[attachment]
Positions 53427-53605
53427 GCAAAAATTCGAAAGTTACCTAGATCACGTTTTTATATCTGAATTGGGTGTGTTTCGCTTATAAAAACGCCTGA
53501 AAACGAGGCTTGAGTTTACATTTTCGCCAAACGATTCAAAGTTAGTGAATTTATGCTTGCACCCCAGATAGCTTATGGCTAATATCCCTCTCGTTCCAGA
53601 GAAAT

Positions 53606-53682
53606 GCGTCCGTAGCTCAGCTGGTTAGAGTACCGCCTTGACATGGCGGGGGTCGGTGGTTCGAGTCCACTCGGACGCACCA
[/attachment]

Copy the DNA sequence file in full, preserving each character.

Positions 53427-53605
53427 GCAAAAATTCGAAAGTTACCTAGATCACGTTTTTATATCTGAATTGGGTGTGTTTCGCTTATAAAAACGCCTGA
53501 AAACGAGGCTTGAGTTTACATTTTCGCCAAACGATTCAAAGTTAGTGAATTTATGCTTGCACCCCAGATAGCTTATGGCTAATATCCCTCTCGTTCCAGA
53601 GAAAT

Positions 53606-53682
53606 GCGTCCGTAGCTCAGCTGGTTAGAGTACCGCCTTGACATGGCGGGGGTCGGTGGTTCGAGTCCACTCGGACGCACCA